Intizar Husain is known as one of the finest Urdu writers of his times. Much of his work is informed by the Partition of India, and his own experience of migration to Pakistan.
Readers who are discovering Husain’s work decades after it was published, and in a different language, must contend with inevitable mutations of idiom and style, and a cultural context that has vanished leaving few traces. However, what they will absorb, and reflect, is a timeless mourning, a sense of bewildered grief, and relentless displacement.
In a new translation of two novellas, Day and Dastan, the author’s slippery sense of time and place is chainlinked with a precise rendering of time and place.
Of families and roots
Day (Din) is a story that unfolds over one pitiless summer against the backdrop of an ancestral haveli mired in debt and court cases. The young protagonist, Zamir, has barely graduated when his parents return to the haveli and their farmland. With an intensity that matches the shimmering heat of the plains, he recalls his friendship with his cousin, Tahsina. The innocent almost-sibling relationship is bound to flower into attraction.
The distance the novella traverses is short, and yet, it is also as vast as a cloudless sky. It is not just the story of one impending drought or one tentative romance. It is the story of families with deep roots in the land, about petty anxieties about status within families, and everyday cruelties inflicted especially upon young girls. Tahsina, for instance, is expected to walk with her shoulders drooping forward, in order to hide the fact of her bosom. Unmarried girls are not expected to wear flowers or any adornment that may bring them attention, even within their own homes. They are expected to all the housework, especially when times are hard and money runs thin.
Husain’s work also serves as a repository of cultural memory and everyday delights in a small town. The landscape too is a protagonist in its own right. Day is particularly focussed on nature, its power and its grace: neem tree blossoms, wells, the heat and dust storms. Children amuse themselves by chasing chameleons, or catching butterflies and setting them free with messages for Allah. Young girls dye melon seeds red and greed. Farm workers wait to sing the Alha during the rainy season.
Many of the author’s stories are about people wandering in search of unspecific, unnameable things. Zamir, for instance, is often wandering about. Large public monuments tend also not to fill the author’s imagination. He seems to be mentally mapping the same, familiar area over and over. His landmarks are ordinary and homely – a little red temple, the vegetable seller’s street, the butcher’s street, the local school.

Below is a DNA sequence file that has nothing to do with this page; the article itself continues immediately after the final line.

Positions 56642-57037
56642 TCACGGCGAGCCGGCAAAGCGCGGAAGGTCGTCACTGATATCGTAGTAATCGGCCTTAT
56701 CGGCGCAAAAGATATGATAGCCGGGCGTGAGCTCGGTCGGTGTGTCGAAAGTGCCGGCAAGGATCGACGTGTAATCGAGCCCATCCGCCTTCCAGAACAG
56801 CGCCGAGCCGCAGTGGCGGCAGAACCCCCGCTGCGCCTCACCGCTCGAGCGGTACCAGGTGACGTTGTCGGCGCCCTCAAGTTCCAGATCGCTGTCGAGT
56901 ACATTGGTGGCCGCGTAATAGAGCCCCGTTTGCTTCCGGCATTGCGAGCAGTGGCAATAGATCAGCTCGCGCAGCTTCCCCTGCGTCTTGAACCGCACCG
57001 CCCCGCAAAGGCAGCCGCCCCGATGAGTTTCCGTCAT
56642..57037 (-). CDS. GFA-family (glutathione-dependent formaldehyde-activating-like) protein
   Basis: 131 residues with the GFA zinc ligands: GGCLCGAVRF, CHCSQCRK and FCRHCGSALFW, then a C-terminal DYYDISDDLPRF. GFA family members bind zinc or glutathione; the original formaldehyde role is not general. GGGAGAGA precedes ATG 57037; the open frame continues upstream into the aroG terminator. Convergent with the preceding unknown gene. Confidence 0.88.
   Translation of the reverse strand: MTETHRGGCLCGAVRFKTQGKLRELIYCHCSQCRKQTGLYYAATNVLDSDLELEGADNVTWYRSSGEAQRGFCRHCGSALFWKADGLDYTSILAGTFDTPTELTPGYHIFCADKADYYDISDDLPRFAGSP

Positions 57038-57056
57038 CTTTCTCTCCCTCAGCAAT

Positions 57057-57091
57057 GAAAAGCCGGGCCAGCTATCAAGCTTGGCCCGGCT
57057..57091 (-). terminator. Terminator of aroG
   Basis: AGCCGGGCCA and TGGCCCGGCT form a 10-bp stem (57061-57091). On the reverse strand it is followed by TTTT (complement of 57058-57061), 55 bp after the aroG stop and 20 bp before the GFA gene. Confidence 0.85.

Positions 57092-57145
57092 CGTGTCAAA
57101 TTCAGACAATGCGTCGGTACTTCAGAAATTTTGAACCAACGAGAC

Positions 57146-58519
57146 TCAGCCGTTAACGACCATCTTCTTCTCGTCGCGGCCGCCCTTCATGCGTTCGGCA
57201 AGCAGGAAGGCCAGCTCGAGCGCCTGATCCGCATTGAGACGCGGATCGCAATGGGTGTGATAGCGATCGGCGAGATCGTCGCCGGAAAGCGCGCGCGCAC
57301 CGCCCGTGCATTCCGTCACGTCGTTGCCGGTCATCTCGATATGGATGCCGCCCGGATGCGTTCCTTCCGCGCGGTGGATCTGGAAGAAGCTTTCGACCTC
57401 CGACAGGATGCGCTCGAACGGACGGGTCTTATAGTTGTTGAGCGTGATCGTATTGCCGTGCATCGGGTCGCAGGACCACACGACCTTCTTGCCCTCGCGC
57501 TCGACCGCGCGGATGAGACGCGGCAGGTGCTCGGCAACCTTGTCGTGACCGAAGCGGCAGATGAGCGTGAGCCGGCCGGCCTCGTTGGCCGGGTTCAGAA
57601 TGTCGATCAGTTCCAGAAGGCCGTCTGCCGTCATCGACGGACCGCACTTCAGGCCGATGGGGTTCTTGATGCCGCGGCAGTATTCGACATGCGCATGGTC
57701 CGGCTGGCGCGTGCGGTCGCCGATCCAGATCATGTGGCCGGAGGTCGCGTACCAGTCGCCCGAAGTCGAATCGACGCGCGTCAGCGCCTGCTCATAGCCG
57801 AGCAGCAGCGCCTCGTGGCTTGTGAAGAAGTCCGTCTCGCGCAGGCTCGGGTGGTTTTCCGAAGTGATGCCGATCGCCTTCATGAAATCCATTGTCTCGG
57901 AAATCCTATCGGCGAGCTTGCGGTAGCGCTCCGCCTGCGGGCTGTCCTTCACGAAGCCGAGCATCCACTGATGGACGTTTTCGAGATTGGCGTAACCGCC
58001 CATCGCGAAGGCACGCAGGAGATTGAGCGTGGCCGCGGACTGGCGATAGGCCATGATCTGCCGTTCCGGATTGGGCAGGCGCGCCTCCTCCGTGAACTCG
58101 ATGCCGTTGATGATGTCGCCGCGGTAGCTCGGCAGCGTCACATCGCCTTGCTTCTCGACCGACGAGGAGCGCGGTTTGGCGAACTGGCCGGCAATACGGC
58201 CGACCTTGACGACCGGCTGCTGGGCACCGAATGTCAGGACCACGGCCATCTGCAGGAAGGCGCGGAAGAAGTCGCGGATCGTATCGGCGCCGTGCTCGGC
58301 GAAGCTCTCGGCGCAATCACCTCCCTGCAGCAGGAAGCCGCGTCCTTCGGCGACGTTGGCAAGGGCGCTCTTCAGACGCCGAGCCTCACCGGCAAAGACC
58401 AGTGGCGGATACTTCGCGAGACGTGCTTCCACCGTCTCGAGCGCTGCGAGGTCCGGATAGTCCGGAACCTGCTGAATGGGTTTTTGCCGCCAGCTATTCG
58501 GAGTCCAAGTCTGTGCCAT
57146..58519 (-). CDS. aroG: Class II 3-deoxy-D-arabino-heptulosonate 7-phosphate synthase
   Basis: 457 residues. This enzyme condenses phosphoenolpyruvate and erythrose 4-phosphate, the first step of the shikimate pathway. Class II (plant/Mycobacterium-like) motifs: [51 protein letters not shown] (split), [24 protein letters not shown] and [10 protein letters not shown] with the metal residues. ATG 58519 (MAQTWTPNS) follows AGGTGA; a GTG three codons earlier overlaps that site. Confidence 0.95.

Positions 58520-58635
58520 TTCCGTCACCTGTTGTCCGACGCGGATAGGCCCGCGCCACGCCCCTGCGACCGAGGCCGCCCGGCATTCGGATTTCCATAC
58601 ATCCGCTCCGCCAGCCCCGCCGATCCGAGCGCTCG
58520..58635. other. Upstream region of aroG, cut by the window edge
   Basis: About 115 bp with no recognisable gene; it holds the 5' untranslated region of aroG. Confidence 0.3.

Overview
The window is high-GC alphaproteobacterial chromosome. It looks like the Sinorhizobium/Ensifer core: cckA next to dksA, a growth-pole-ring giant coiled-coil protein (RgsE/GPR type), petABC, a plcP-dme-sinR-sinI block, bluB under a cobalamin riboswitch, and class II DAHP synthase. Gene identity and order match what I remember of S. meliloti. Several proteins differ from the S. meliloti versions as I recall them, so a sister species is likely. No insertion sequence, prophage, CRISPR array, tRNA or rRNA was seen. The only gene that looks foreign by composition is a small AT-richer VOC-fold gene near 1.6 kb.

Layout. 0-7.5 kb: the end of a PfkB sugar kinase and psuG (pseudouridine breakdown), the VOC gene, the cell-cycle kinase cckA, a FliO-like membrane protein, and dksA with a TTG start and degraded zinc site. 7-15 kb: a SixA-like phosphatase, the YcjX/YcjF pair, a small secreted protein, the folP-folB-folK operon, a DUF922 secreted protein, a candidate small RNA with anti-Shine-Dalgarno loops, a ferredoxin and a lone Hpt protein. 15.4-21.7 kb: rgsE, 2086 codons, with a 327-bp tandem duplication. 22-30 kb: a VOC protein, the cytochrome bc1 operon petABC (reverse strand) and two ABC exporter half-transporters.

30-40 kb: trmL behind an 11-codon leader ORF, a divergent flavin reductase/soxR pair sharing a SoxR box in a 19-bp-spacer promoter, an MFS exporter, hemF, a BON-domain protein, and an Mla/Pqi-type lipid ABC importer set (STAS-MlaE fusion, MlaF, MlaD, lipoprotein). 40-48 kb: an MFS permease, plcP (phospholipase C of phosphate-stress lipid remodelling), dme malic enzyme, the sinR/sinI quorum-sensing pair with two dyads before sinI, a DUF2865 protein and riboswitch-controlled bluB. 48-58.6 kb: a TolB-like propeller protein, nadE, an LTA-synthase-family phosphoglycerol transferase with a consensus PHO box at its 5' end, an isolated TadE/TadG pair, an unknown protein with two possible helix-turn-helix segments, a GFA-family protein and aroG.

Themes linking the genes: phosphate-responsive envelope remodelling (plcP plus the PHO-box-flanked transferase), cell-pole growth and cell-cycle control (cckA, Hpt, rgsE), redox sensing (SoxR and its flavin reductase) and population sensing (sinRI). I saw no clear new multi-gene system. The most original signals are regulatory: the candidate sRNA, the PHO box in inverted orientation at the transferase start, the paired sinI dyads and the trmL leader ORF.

Of fear and uprootings
Despite his reputation as a Partition narrator, Husain’s interest seems to lie not so much in bloody events. He examines the uneven, immeasurable tragedies that unfold as a result of separation, from the land, the landscape, and beloved people. These little tragedies may unfold from an inability to take firm, clear-sighted decisions, or from a restrictive culture or a household that leaves you nowhere to hide.
Day involves an uprooting, although violence is not yet on the horizon. Dastan, on the other hand, is dotted with uprootings. There are mythical trees and beasts, princesses, and battles, but above all, there is exile. The author uses the style and structure of the traditional dastans. The narrator, Hakim Ali, tells his friends stories he’s heard from someone else, and often, this narrative too contains other, smaller narratives, some of them referencing 1857 and the first war for Indian independence.
However, there is none of the comfort of the familiar narrative. The heroes are not heroic and the villains hard to spot. There is chaos and fear, and displacement. Over and over again, the protagonists of each of the dastans embedded within Dastan are displaced, wrenched from their homes and their beloveds by unseen enemies. People are mourning, because their leaders have gone away or been killed. But the scale of the tragedy or its precise historical moment is never clear.
The two novellas echo the themes and preoccupations that are apparent in Husain’s fiction. The Sea Lies Ahead, and The Death of Sheherzad and Other Stories have appeared in translation in recent years. These translations of Day and Dastan add to our understanding of the great loss that is displacement and exile – losses that can scarcely be quantified and can never quite be condoled.
Day and Dastan: Two Novellas, Intizar Husain, translated from the Urdu by Nishat Zaidi and Alok Bhalla, Thornbird.day
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